Author: Lily Koppel
Pub Date: 2008
Genre: Non-fiction, Memoir
Pages: 320 Trade Paperback
From Harper Collins:
For more than half a century, the red leather diary lay silent, languishing inside a steamer trunk, its worn cover crumbling into little flakes. When a cleaning sweep of a New York City apartment building brings this lost treasure to light, both the diary and its owner are given a second life.
Recovered by Lily Koppel, a young writer working at the New York Times, the journal paints a vivid picture of 1930s New York—horseback riding in Central Park, summer excursions to the Catskills, and an obsession with a famous avant-garde actress. From 1929 to 1934, not a single day's entry is skipped.
Opening the tarnished brass lock, Koppel embarks on a journey into the past, traveling to a New York in which women of privilege meet for tea at Schrafft's, dance at the Hotel Pennsylvania, and toast the night at El Morocco. As she turns the diary's brittle pages, Koppel is captivated by the headstrong young woman whose intimate thoughts and emotions fill the pale blue lines. Who was this lovely ingénue who adored the works of Baudelaire and Jane Austen, who was sexually curious beyond her years, who traveled to Rome, Paris, and London?
Compelled by the hopes and heartaches captured in the pages, Koppel sets out to find the diary's owner, her only clue the inscription on the frontispiece—"This book belongs to . . . Florence Wolfson." A chance phone call from a private investigator leads Koppel to Florence, a ninety-year-old woman living with her husband of sixty-seven years. Reunited with her diary, Florence ventures back to the girl she once was, rediscovering a lost self that burned with artistic fervor.
Oh to be a well-off young Manhattan girl during the 1930s! The art, the conversations, the theatre, the boys, the girls...what an adventure!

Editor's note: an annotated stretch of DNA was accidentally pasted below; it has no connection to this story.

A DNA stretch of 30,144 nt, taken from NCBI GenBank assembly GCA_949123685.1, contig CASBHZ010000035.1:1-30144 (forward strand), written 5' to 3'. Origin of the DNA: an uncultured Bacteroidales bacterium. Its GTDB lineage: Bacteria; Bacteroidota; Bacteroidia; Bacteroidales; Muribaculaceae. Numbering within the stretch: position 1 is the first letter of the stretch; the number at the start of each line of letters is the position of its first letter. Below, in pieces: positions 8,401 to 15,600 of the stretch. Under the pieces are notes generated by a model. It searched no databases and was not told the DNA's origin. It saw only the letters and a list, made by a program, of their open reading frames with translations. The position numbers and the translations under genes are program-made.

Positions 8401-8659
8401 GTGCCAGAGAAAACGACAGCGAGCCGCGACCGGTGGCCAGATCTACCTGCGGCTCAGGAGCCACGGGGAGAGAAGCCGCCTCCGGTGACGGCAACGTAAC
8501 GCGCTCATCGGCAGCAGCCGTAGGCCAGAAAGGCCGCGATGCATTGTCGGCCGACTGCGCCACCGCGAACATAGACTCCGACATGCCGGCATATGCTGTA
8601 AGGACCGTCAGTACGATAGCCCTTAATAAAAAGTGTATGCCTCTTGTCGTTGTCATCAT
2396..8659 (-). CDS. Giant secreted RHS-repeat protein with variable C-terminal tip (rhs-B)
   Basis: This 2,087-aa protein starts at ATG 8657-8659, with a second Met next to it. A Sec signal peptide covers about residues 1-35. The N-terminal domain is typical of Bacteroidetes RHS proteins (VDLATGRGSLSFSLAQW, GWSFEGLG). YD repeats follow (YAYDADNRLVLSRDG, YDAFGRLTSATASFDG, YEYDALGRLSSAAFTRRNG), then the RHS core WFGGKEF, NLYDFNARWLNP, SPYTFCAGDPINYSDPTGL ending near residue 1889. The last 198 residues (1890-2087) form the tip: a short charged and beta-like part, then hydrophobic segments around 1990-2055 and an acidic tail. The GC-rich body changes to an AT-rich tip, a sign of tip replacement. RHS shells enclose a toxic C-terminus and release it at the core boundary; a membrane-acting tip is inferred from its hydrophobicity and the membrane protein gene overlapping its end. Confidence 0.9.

The book contains a diary entry of a few sentences, and then the story surrounding those entries is related by Florence. The diary begins when Florence receives it as a present on her fourteenth birthday, and ends with the last entry of her 19th year. The time in between is filled with art, trips to the museum, relationships with boys and girls, and summer vacations.
Florence started college when she was fifteen. She was extremely smart and was quite the philosopher.
There are also some old photos included within the pages of the book, so it is very easy to be transported back to Florence's time, and to put a face with a name. It personalizes the story.
Florence led an amazing life and has very interesting stories to tell. This book is written well considering the information was gathered from extensive interviews. The author, Koppel, does try to connect herself with Florence's story, but I think it's understandable given that she found the diary and was having some adventures herself at that time in her life. Some have said that Koppel compares and likens herself to Florence, but I didn't have that impression. It could be possible that I ignored that aspect, because I felt this was Florence's book and story to tell.
Overall, I liked this book and recommend it to anyone looking for a glimpse into the past. It was a quick, fun, and enjoyable read.
My Rating: 4.25/5
Thank you to Dawn from She Is Too Fond of Books. I won this book on her blog, so please go check her out. There is a lovely website for this book here.